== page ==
• avatar

    Yes, the build quality was excellent. It was as heavy as a contemporary Cadillac. Mazda bragged about the exceptional body rigidity. I bought an ’88 (when the engine was just the SOHC six) and loved the understated Teutonic elegance of the styling. My brother, who has owned a bunch of big Mercedes and BMWs, was pleasantly surprised when he drove it.

    The second edition 929 was swoopier, but sacrificed interior room for the sake of style. The car already had insufficient driver leg room (the pedal was too far left and too close for my comfort) and the curvy 929 felt like one was riding in a torpedo.

    The 929’s failings were: (1) Not enough low-end torque. Power was ample if you revved it, but Americans don’t like having to go over 3500 rpm for real push. (2) Overly complicated automatic A/C. (3) Relatively low gas mileage, a Mazda tradition. (4) Transmission stayed downshifted far too long after topping a hill; another idea not well sorted out before production.

    • 0 avatar

      That’s an interesting tidbit on the transmission. My 929-cousin MPV does the same thing. I thought it was a quirk of being 20 years old and being over 155,000 miles.

    • 0 avatar

      That “quirk” was present in many cars including lots of Toyotas and why if you are travelling on a only slightly hilly hwy using the cruise control actually gave you worse MPG than using your foot and eyes to be able to keep it in OD.

  • avatar

    1st gen MPVs were based on the 929 chassis, as well as the SOHC V6 engine. The steering in my MPV is pretty superb for a 4000lb pseudo-SUV, my guess is that it has to do with being based on the 929. Nicely weighted and informative. They made these 929s in 5spd guise btw!

  • avatar

    No mention of the oscillating dash vents?

  • avatar

    Looks like someone’s had to change the dimmer, or is using it as a hidden cut off.

  • avatar

    I still have my ’89 929. It’s got 123,000 miles and the body still looks pretty darn good, a garage queen for much of it’s life. My daughter still uses it as a daily driver, a 2-mile commute to work. Besides the oscillating vents it had options to switch between Economy / Power modes and change the suspension between Sport, Soft (?) or Auto (Auto detected hard driving and firmed up the suspension a bit). No air bags, not even for the driver. Comfortable seats, generous legroom in the back and a good size trunk. All in all, it’s held up well.

  • avatar

    I’d really like to know what the is the deal with the numeric model designation badges for the US models from Mazda is. They look just like the brand badges which likely are used in all markets but they loose their chrome early on and start to look melted. It goes way back to the original RWD 626. If you look at the picure of the 929 you’ll see what they do yet the “S” still looks pristine. Since it went on for almost 2 decades you would think that someone in the company would have noticed and made what ever changes neccesary to make them stand up as well as the Mazda and in this case the “S”.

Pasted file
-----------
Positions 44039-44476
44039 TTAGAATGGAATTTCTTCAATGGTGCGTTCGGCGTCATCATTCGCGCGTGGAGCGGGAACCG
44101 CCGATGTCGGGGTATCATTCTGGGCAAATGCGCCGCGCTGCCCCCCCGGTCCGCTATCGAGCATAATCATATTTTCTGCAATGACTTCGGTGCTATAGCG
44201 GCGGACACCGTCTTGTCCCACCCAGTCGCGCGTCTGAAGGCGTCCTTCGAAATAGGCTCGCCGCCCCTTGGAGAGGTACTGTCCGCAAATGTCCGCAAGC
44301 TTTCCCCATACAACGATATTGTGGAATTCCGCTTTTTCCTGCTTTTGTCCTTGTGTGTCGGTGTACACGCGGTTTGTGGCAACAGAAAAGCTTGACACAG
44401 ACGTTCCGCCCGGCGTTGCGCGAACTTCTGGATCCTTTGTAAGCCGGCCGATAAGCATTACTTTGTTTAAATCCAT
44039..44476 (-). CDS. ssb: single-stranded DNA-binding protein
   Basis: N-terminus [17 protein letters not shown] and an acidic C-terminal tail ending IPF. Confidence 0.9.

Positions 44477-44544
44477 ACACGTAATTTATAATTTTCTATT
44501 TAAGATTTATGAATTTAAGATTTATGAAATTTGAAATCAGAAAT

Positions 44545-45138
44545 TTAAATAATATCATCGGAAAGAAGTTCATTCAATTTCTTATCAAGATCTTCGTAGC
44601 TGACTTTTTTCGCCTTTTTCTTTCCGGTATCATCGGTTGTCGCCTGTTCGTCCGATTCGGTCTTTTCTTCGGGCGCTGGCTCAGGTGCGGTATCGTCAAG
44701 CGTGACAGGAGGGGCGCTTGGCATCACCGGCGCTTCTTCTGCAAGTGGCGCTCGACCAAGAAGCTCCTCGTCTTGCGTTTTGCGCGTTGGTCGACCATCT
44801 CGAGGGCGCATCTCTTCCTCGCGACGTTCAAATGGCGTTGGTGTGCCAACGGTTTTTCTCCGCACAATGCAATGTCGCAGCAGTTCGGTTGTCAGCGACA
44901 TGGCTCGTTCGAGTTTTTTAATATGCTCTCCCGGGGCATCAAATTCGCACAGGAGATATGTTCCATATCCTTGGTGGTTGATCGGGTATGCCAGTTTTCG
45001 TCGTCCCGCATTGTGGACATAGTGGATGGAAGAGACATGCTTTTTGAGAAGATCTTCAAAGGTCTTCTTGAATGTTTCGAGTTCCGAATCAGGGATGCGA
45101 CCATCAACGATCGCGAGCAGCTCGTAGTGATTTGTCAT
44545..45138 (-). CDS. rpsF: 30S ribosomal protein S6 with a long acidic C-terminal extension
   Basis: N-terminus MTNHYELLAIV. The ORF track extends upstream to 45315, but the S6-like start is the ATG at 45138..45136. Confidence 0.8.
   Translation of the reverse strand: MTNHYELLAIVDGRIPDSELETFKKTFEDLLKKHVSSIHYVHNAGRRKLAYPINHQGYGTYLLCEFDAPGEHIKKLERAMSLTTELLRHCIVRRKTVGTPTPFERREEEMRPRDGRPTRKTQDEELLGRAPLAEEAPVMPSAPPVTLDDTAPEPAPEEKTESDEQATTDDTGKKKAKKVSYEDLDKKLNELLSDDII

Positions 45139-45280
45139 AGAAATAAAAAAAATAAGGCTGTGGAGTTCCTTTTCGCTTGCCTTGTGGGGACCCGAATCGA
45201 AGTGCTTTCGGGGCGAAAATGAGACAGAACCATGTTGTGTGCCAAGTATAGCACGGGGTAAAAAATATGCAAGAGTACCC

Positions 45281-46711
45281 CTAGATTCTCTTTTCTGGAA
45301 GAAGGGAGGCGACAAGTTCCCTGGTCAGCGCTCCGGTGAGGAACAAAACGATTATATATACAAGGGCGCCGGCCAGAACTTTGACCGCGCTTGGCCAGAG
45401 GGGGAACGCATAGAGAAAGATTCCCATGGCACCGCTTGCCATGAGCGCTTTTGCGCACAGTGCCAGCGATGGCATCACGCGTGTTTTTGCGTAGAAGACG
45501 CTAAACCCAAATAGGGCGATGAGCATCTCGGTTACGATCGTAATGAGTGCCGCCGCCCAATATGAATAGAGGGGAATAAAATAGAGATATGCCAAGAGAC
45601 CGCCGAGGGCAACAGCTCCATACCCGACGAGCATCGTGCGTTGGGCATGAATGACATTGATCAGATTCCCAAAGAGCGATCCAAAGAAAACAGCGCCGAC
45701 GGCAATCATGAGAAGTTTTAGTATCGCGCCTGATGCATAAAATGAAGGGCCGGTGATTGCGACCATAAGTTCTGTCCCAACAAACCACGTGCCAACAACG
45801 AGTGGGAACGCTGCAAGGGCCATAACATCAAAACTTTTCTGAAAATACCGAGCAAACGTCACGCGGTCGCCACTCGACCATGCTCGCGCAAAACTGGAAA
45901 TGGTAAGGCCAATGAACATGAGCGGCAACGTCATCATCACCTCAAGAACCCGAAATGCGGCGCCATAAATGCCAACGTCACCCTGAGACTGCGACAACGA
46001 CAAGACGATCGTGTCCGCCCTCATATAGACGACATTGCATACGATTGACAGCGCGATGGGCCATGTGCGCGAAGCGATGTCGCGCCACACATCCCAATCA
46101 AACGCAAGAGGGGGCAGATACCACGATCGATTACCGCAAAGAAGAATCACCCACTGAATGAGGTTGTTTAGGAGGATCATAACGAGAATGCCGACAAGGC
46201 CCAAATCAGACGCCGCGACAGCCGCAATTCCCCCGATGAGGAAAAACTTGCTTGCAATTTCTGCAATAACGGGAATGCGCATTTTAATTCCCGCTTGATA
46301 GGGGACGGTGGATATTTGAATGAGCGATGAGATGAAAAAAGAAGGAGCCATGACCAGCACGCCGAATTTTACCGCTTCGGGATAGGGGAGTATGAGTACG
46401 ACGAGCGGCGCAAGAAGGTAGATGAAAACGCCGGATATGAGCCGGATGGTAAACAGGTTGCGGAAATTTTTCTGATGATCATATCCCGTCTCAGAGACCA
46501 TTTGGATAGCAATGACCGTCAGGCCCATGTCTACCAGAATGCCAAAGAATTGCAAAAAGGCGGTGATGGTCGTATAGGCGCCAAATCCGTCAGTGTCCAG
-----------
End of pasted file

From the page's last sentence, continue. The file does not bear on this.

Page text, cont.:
• avatar

    I’m amazed otherwise smart people at Mazda thought this car was a good idea.

    It was like they thought a high end luxury car buyer would never actually see the car they were selling, but instead make the decision purely from a spreadsheet of stats.

    I’m painting with a broad brush, but usually when people spend a lot more money than they need to on premium car, there’s an emotional part that needs to fulfilled.

  • avatar

    Looked like a cross between then Alliance and Sentra on steroids..

    Dig those fuggly bumpers you could clean off scrapes with shoe polish.

  • avatar

    I would have loved to see Garder ‘do a Rockford’ in one of those…buhwahaha

  • avatar

    That seems like a pretty expensive car for someone who earns $200 a day plus expenses. But, inflation makes it all relative.

  • avatar

    This car is not as slick and polished as the original LS 400, but the interior on this car (especially the shape of the seats and the leather-covered door panels) put domestic luxury cars from that era to shame. Seriously, even the original Lexus ES 250 had an interior that Cadillac or Lincoln could only dream of then. I’m not too fond of the exterior styling. It’s a bit Japanonomous to me. Looks-wise, now in 2012 it looks like it could be any old Asian sedan. Not so with the LS 400.

    I wish you’d done the later 90’s Mazda 929. Even to this day I think a black or pearl white example looks stellar. It had a beautiful interior and a sleek exterior that still is fresh to me.

    I always wanted one of the curvy 929’s even to this day. To bad they’re mostly too old and would be expensive prospects, indeed.

  • avatar

    I ran across a 1991 929 S at the local Mazda dealership and purchased it on the spot. It is white with saddle leather interior, documented 53 K miles with one owner always serviced at this dealer. The car looks like time had stopped for it, like new condition. I love the automatic seat belts and the oscillating center vents. I get more pleasure driving it then driving my S500. It is simple in design, light weight and a great engine with DOHC. Would love to convert it to a 5 speed manual.